The situation changed greatly when leptin was discovered in 1994 [10]. This breakthrough was also based on the earlier parabiosis work of Doug Coleman using ob/ob and db/db mice [11] suggesting that the lack of some circulating factor in ob/ob mice and the lack of a receptor for that factor in db/db mice led to their hyperphagia-obesity syndromes. The discovery of leptin had immediate important consequences. For one thing, as depicted in the figure, based upon the criteria we and others had established for identifying an adiposity signal to the brain, the decades of research that had been required to so-identify insulin were condensed into a very short period of time; i.e., it was already known how to proceed with the second purported adiposity signal, leptin. Another key consequence was the greatly accelerated movement of molecular biologists and molecular geneticists into the realm of ingestive behavior.

Today, several hormones whose secretion is proportional to body fat are known to influence receptors in the brain and to influence eating or energy metabolism. In addition to insulin and leptin, these include amylin [12], adiponectin [13] and perhaps others. These adiposity signals interact with other controllers of food intake in the regulation of body adiposity [14, 15].

In retrospect, we were quite lucky in identifying insulin as a potential adiposity signal to the brain. Pharmacological doses of insulin had to be administered, and while other labs replicated our basic findings, the ability of centrally-administered insulin to reduce food intake and body weight in rodents is small and often unreliable [16]. The more recent demonstration that female mice lacking insulin receptors on neurons (NIRKO mice) become hyperphagic and obese [17], analogous to db/db mice that have non-functional leptin receptors being obese, lent important credence to the concept that signals proportional to body fat content can have a major influence on food intake and energy balance. That said, the importance of adiposity signals to food intake in freely-feeding individuals is not always clear. The observations that normal eating behavior can be dissociated from levels of plasma insulin and leptin [18], that insulin and leptin influence food intake by modifying the response to acute, meal-generated signals, and that non-homeostatic influences such as learning, social factors and stress have such a large influence [19], remind us that we still do not have a solid grasp of how all of the factors controlling food intake interact.


1. Kennedy, G.C., The role of depot fat in the hypothalamic control of food intake in the rat. Proc R Soc Lond (Biol), 1953. 140: p. 579-592.

2. Mayer, J., Regulation of energy intake and the body weight: The glucostatic and lipostatic hypothesis. Annals of the New York Academy of Sciences, 1955. 63: p. 14-42.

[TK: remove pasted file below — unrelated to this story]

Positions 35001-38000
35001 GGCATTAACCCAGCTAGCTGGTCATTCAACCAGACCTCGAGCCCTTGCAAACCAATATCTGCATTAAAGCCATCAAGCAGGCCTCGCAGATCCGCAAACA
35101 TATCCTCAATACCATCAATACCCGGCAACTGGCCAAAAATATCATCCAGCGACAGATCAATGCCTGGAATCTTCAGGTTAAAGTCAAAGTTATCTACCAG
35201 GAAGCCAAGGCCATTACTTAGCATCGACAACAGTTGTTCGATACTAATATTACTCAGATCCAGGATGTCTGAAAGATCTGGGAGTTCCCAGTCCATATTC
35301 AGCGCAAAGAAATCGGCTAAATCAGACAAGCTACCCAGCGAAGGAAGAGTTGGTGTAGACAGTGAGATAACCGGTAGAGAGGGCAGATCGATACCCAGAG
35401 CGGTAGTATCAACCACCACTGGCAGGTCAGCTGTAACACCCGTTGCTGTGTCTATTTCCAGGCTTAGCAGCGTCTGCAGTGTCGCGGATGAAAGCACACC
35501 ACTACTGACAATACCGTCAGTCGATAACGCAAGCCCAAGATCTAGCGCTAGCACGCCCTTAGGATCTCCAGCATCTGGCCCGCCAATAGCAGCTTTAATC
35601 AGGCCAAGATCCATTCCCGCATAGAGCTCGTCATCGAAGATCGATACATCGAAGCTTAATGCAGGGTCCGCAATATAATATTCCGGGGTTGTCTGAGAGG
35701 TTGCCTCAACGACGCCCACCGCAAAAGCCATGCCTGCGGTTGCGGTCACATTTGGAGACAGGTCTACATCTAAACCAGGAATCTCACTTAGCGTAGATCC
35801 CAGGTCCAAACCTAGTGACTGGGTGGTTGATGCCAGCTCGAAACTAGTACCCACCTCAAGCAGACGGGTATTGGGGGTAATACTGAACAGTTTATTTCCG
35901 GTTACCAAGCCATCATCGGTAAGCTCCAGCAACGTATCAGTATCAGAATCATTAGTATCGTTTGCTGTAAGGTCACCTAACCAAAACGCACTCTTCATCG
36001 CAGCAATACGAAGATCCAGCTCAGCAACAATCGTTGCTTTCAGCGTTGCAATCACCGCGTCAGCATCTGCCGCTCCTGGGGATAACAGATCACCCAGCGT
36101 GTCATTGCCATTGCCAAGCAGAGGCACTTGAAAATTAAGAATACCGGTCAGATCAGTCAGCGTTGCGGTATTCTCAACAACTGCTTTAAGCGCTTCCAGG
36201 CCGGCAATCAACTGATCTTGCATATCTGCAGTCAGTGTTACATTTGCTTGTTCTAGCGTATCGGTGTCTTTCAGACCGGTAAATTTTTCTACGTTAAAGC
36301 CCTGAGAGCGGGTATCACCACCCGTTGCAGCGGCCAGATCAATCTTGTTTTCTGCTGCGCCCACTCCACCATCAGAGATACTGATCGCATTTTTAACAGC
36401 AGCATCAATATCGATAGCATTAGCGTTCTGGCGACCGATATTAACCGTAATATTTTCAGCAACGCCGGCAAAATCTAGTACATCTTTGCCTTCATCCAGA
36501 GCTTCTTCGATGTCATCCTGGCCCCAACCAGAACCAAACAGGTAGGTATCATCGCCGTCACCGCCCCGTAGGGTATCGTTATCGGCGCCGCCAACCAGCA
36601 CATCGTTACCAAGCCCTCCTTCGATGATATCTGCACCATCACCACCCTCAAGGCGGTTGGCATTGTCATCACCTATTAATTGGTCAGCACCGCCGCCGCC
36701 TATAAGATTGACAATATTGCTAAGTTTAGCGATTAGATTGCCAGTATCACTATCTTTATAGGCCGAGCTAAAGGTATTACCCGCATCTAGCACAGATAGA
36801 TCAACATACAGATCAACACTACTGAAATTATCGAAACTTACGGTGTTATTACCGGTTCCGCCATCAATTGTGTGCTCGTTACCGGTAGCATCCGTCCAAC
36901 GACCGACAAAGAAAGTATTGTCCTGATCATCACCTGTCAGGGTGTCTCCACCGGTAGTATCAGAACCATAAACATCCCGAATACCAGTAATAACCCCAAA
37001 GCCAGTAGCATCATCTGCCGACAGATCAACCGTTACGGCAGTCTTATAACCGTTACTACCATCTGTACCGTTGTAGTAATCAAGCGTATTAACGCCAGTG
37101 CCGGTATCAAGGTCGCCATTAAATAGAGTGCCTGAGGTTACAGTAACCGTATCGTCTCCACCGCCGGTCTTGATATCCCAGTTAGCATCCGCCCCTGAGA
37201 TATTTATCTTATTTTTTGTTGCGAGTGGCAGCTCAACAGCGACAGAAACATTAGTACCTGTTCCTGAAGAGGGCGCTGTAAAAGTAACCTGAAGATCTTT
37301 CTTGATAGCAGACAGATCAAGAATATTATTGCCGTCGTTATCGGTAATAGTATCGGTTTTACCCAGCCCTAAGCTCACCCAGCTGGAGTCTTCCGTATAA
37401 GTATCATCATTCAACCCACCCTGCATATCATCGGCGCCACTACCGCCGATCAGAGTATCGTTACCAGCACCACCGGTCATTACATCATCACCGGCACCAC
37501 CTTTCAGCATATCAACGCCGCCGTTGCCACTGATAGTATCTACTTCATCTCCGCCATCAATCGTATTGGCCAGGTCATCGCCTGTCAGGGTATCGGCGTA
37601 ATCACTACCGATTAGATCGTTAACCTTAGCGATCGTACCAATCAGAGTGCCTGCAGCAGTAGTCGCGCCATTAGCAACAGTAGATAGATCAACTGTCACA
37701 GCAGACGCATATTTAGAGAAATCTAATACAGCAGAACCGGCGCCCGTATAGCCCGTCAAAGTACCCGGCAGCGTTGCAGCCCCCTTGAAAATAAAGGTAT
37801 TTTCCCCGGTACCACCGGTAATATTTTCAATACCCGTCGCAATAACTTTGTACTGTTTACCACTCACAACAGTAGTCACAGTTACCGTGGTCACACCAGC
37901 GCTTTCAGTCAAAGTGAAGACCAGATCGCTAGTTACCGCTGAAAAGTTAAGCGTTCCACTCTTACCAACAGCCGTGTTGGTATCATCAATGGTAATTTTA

3. Friedman, M.I. and E.M. Stricker, The physiological psychology of hunger: a physiological perspective. Psychol Rev, 1976. 83(6): p. 409-31.

4. Hirsch, J., Cell number and size as a determinant of subsequent obesity. Curr Concepts Nutr, 1975. 3: p. 15-21.

5. Coleman, D.L., Effects of parabiosis of obese with diabetes and normal mice. Diabetologia, 1973. 9: p. 294-298.

6. Woods, S.C. and D. Porte, Jr, Effect of intracisternal insulin on plasma glucose and insulin in the dog. Diabetes, 1975. 24: p. 905-909.

7. Bagdade, J.D., E.L. Bierman, and D. Porte, Jr, The significance of basal insulin levels in the evaluation of the insulin response to glucose in diabetic and nondiabetic subjects. J Clin Invest, 1967. 46: p. 1549-1557.

8. Woods, S.C., et al., Chronic intracerebroventricular infusion of insulin reduces food intake and body weight of baboons. Nature, 1979. 282(5738): p. 503-5.

9. Woods, S.C., Insulin and the brain: A mutual dependency. Progress in Psychobiology and Physiological Psychology, 1996. 16: p. 53-81.

10. Zhang, Y., et al., Positional cloning of the mouse obese gene and its human homologue. Nature, 1994. 372: p. 425-432.

11. Coleman, D.L., Obese and diabetes: two mutant genes causing diabetes-obesity syndromes in mice. Diabetologia, 1978. 14: p. 141-148.

12. Lutz, T.A., The interaction of amylin with other hormones in the control of eating. Diabetes Obes Metab, 2013. 15(2): p. 99-111.

13. Qi, Y., et al., Adiponectin acts in the brain to decrease body weight. Nature Medicine, 2004. 10: p. 524-529.

14. Woods, S.C., et al., Signals that regulate food intake and energy homeostasis. Science, 1998. 280(5368): p. 1378-83.

15. Schwartz, M.W., et al., Central nervous system control of food intake. Nature, 2000. 404(6778): p. 661-71.

16. Woods, S.C. and W. Langhans, Inconsistencies in the assessment of food intake. Am J Physiol Endocrinol Metab. 303(12): p. E1408-18.

17. Brüning, J.C., et al., Role of brain insulin receptor in control of body weight and reproduction. Science, 2000. 289: p. 2122-2125.

18. Gloy, V.L., et al., Basal plasma levels of insulin, leptin, ghrelin, and amylin do not signal adiposity in rats recovering from forced overweight. Endocrinology 2010. 151(9): p. 4280-8.

19. Woods, S.C., The control of food intake: behavioral versus molecular perspectives. Cell Metab, 2009. 9(6): p. 489-98.